As a demonstration of the Pacific Science Center and the Burke Museum's concern over Lucy's well-being, they will co-sponsor a lecture discussing the delicate precautions taken in preparing Lucy for her world tour. This discussion will be part of a broader "content-rich lecture series of some of the country's top research scientists to discuss and share information about the state of paleontology today,” according to the Burke Museum's communications director, MaryAnn Barron.

Barron sees the museum's participation in the Lucy's Legacy exhibit as a fulfillment of its larger goals. "The Burke Museum is the region's top natural history museum whose mission and niche is to present cultural and science-based educational programming,” and the lecture series accompanying the exhibit is an example of that type of educational programming. The Burke Museum's Director Stein echoes this sentiment and hopes "the opportunity to view the original fossil will stimulate many people to learn about paleoanthropology and create productive dialogue about human evolution.”

Coupled with information about human evolution, the Lucy's Legacy exhibit also aims to teach about the history and culture of Ethiopia. "The goal of the exhibit is to expose as many people as possible to other aspects of Ethiopia,” says Van Tuerenhout, a sentiment echoed by Ethiopia's Honorary Council General Solomon Tadesse. Commenting on the exhibit during a March 25, 2008 press conference at the Pacific Science Center, Tadesse stated that he saw it as an "opportunity for Ethiopia to present its culture.”

The historical and cultural portion of "Lucy's Legacy” focuses on such characteristically Ethiopian subjects as the Queen of Sheba, coffee, Rastafarianism, and the Ark of the Covenant, among others. According to Van Tuerenhout, the motivation to educate about Ethiopia is really to educate about humanity, and to "share with people this information about six million years of Ethiopia's past, most of which I would say is general human past. These are your roots, these are my roots, this is where we all came from.”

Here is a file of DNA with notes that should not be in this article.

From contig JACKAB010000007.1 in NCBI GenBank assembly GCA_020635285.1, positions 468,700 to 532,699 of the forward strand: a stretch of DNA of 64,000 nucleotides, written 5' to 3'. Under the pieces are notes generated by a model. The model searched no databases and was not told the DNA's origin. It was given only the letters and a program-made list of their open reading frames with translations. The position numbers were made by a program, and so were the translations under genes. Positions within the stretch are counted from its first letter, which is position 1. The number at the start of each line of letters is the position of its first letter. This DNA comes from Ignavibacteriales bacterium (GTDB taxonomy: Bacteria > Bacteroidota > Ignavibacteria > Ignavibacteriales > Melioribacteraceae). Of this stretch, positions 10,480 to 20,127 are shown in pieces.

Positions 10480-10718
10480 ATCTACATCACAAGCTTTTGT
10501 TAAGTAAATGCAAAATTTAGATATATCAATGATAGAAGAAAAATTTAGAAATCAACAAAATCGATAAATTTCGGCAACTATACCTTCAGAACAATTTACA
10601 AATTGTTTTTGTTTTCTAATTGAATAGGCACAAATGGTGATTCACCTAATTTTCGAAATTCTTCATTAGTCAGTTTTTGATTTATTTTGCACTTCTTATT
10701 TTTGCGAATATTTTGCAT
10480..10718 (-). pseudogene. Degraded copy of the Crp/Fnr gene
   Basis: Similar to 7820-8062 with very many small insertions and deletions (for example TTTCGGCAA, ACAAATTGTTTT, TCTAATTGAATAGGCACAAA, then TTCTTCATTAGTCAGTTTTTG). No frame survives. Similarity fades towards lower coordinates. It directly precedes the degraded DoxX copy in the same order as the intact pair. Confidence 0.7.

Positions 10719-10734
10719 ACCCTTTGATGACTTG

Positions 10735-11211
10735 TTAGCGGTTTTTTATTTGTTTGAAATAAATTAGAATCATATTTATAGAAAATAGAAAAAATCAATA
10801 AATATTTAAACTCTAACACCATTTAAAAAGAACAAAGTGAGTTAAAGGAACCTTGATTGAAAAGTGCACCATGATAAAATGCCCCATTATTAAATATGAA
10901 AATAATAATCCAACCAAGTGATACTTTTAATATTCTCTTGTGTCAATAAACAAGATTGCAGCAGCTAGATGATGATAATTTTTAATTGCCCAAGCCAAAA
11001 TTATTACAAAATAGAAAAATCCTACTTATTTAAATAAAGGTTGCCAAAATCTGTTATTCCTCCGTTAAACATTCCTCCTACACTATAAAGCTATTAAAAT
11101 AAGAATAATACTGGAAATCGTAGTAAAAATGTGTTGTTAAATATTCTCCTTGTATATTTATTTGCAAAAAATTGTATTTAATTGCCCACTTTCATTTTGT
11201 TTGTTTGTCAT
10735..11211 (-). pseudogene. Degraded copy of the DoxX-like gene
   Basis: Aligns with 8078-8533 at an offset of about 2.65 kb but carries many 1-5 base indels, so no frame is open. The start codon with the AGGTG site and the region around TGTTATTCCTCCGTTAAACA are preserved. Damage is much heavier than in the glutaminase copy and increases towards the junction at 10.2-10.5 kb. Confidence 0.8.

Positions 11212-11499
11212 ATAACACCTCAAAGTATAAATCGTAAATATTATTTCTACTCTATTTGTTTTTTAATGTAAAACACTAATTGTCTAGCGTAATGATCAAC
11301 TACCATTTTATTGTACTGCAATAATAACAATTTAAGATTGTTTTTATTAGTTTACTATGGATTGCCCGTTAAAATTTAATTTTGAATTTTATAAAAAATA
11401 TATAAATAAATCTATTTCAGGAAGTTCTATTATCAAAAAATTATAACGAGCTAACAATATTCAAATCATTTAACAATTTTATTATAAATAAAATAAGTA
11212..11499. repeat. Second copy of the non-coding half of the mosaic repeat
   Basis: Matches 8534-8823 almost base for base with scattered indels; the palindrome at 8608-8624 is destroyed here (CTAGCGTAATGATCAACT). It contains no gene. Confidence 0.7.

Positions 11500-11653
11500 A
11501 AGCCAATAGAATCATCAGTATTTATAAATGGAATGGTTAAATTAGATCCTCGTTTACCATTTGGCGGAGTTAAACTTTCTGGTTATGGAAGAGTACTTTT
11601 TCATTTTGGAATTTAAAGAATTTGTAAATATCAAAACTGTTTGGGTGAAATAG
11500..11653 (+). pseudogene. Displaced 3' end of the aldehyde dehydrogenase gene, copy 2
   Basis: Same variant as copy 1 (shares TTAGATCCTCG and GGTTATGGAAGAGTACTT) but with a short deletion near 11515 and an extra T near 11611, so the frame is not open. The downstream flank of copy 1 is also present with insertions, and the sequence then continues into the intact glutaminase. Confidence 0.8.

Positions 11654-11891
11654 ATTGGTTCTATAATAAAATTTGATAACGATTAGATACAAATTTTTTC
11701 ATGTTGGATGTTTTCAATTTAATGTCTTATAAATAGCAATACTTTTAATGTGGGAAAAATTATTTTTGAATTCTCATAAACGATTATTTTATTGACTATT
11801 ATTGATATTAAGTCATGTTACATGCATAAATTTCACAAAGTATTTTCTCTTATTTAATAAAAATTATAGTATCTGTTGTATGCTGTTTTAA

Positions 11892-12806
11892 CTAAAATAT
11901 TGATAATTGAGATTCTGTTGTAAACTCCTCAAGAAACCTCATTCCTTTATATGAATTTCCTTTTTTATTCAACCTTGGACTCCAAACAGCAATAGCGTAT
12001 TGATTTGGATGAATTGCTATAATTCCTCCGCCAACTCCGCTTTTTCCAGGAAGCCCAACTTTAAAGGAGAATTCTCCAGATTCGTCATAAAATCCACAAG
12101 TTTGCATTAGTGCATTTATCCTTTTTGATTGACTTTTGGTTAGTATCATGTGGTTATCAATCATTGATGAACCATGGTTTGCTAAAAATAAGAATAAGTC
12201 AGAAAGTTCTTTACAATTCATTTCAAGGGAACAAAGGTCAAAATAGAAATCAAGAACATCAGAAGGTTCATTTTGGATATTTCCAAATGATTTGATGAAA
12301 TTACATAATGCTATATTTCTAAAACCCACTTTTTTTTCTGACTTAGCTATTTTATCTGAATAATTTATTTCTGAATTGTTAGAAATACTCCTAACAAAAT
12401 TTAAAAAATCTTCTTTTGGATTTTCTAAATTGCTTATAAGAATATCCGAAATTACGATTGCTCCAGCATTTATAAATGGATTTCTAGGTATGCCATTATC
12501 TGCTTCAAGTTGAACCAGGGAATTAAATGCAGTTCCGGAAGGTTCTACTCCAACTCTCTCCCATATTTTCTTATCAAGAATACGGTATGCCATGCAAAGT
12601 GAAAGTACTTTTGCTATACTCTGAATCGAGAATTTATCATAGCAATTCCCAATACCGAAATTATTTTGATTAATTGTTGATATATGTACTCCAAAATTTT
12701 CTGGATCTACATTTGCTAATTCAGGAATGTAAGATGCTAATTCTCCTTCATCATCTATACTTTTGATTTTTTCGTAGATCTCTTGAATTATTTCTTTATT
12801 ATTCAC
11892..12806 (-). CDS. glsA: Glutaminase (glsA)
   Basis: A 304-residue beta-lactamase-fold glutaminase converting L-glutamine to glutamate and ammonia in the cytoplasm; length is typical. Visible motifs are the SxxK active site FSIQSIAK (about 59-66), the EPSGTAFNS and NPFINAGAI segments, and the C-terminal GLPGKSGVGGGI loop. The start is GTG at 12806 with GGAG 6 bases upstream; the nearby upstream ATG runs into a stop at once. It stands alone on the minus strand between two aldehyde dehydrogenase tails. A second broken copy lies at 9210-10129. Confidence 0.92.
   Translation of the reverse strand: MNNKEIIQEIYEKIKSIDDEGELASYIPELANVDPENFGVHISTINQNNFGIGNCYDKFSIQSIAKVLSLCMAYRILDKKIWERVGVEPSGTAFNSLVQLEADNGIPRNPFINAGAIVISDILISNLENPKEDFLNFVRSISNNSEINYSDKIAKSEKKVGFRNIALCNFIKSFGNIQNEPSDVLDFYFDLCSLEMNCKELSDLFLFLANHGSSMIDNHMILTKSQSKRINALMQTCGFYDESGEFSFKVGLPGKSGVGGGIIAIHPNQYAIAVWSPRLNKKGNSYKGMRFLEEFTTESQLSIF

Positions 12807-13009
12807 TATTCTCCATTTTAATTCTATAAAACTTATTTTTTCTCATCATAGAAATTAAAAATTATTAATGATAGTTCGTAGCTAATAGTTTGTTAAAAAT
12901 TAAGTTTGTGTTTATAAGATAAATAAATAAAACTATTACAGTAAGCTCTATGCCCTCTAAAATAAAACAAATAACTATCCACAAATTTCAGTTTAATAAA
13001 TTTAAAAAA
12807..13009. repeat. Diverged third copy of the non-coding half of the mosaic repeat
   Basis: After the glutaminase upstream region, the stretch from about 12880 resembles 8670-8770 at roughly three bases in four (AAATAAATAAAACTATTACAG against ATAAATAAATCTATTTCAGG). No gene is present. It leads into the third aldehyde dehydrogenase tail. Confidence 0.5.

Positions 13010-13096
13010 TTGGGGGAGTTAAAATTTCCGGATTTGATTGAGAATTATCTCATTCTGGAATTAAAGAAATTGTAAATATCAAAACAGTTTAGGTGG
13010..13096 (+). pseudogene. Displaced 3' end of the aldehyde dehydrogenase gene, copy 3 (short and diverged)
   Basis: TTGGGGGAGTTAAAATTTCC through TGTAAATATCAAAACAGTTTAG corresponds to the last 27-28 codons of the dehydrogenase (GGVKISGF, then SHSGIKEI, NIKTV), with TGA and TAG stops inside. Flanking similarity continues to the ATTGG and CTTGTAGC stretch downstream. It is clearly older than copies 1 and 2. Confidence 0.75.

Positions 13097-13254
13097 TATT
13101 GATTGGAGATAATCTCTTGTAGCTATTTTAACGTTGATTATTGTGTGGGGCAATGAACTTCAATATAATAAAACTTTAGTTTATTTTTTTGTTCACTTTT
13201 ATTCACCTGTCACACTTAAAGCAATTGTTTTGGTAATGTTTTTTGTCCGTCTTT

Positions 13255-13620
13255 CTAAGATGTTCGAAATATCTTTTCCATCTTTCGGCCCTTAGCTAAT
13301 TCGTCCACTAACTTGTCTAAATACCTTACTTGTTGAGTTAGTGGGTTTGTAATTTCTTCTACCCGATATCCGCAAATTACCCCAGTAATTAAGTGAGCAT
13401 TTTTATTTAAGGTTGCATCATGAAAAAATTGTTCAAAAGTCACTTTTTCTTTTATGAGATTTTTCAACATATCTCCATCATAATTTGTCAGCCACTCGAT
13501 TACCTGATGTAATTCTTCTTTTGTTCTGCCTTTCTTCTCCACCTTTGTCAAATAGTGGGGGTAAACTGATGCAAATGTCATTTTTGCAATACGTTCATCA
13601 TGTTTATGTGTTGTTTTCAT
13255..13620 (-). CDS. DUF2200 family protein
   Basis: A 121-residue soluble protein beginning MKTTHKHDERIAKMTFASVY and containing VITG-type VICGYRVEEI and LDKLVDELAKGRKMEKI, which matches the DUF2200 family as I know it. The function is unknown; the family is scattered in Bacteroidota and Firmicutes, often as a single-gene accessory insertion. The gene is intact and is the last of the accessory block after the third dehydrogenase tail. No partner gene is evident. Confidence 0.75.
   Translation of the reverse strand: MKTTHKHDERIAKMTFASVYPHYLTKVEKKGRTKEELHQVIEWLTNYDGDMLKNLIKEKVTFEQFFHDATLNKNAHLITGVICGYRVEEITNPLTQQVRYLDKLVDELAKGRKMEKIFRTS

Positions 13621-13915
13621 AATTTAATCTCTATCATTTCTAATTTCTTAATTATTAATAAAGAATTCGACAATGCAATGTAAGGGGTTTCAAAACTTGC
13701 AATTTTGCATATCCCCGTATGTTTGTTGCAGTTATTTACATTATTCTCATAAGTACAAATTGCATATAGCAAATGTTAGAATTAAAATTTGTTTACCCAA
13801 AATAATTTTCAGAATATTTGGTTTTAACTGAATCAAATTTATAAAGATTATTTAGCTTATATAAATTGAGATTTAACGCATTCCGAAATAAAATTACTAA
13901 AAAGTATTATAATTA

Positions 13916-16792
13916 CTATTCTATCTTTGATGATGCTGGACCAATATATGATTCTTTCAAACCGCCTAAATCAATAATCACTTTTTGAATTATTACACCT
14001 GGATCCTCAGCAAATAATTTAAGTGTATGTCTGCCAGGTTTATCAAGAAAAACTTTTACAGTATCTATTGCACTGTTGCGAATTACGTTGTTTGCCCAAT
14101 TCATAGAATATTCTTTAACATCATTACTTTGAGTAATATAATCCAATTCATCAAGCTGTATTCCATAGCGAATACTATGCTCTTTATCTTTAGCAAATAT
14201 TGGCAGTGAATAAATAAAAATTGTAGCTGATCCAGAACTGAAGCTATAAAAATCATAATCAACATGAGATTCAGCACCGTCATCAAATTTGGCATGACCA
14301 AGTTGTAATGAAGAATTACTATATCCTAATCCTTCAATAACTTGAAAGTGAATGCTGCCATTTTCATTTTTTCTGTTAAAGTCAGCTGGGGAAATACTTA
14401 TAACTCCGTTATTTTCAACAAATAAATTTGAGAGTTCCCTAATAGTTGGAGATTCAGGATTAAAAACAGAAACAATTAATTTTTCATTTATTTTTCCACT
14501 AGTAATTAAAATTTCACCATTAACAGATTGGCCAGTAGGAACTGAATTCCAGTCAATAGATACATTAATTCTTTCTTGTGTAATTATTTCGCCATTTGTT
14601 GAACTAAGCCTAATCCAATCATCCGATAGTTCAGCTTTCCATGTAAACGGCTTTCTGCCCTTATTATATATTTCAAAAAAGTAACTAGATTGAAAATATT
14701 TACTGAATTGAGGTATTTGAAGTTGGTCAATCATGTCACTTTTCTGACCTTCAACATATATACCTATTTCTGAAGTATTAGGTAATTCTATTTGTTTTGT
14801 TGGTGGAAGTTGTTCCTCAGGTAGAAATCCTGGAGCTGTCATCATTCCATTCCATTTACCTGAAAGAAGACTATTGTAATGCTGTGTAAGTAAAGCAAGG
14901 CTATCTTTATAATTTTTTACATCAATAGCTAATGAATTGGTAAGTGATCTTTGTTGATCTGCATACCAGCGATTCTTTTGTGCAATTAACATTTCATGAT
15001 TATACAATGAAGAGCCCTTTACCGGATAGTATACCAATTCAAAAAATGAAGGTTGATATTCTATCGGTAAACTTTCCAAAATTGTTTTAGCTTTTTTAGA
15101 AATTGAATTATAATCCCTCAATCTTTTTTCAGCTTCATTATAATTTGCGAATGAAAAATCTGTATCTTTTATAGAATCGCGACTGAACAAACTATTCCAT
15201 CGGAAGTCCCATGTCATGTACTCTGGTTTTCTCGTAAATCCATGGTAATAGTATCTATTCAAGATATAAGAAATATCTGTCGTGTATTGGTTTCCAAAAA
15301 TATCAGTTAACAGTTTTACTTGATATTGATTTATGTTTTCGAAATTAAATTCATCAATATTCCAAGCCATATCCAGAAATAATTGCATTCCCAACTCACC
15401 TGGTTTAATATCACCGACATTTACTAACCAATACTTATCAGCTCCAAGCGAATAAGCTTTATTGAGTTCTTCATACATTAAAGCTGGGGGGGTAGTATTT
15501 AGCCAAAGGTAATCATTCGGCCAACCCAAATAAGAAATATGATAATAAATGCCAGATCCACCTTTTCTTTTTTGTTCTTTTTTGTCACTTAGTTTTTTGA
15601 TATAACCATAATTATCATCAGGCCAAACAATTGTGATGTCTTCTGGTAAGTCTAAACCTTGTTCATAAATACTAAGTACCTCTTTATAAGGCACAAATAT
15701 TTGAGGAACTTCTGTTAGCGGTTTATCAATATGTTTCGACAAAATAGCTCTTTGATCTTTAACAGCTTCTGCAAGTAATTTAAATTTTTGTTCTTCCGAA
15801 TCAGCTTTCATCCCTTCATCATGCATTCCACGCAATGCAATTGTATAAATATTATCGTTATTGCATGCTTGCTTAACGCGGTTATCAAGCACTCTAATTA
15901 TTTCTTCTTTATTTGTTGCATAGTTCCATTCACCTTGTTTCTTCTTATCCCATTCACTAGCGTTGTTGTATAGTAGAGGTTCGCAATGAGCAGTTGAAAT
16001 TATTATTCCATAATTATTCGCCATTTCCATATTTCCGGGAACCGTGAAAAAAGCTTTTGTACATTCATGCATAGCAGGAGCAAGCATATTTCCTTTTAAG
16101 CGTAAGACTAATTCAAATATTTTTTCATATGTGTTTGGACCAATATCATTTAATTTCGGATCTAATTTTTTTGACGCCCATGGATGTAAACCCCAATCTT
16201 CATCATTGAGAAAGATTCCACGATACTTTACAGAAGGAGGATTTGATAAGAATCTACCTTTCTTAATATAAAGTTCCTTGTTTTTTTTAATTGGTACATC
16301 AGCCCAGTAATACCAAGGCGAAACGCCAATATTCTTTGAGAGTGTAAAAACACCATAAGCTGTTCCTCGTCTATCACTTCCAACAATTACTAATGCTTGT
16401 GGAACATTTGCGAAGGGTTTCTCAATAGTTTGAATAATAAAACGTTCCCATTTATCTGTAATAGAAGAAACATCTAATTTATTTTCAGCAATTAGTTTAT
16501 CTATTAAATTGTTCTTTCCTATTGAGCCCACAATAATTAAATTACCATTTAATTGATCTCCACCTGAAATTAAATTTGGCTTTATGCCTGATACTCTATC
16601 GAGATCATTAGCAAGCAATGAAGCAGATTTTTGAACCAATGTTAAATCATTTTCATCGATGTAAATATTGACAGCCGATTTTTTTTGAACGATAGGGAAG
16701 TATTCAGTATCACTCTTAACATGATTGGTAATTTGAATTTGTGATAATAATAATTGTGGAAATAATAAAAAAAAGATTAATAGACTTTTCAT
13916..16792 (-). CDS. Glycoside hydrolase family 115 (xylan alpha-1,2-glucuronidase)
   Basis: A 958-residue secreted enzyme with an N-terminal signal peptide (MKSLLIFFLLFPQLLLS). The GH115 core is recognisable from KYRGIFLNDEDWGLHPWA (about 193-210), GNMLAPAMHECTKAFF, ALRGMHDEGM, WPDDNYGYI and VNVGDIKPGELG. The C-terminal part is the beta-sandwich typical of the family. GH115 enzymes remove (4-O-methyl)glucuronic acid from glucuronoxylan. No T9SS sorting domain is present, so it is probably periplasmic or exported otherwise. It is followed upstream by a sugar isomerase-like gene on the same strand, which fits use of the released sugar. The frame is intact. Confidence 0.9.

Commenting on Lucy's potential to educate and motivate particularly young scholars, Van Tuerenhout replies "it's not a quest, I would say, that comes to an end after you see Lucy. I hope it's the beginning of a quest.” And what other rock star has the power to inspire a quest into the history of humankind?

Sara Selgrade recently received a doctorate in genome sciences from the University of Washington.


Top: Lucy's partial skeleton will be on display at the Pacific Science Center from Oct. 4, 2008 to March 8, 2009. Image Courtesy of the Houston Museum of Natural Science.

Bottom: Imagining what Lucy might have looked like. Photo courtesy of the Pacific Science Center.

For more information:

Hear paleontologist Donald Johanson describe how he found Lucy's skeleton in 1974:

or come to his lecture at the University of Washington (see sidebar.)

Curious about how fossils form? The NOVA program "In Search of Human Origins" explains how Lucy's skeleton may have gone through the process 3.2 million years ago: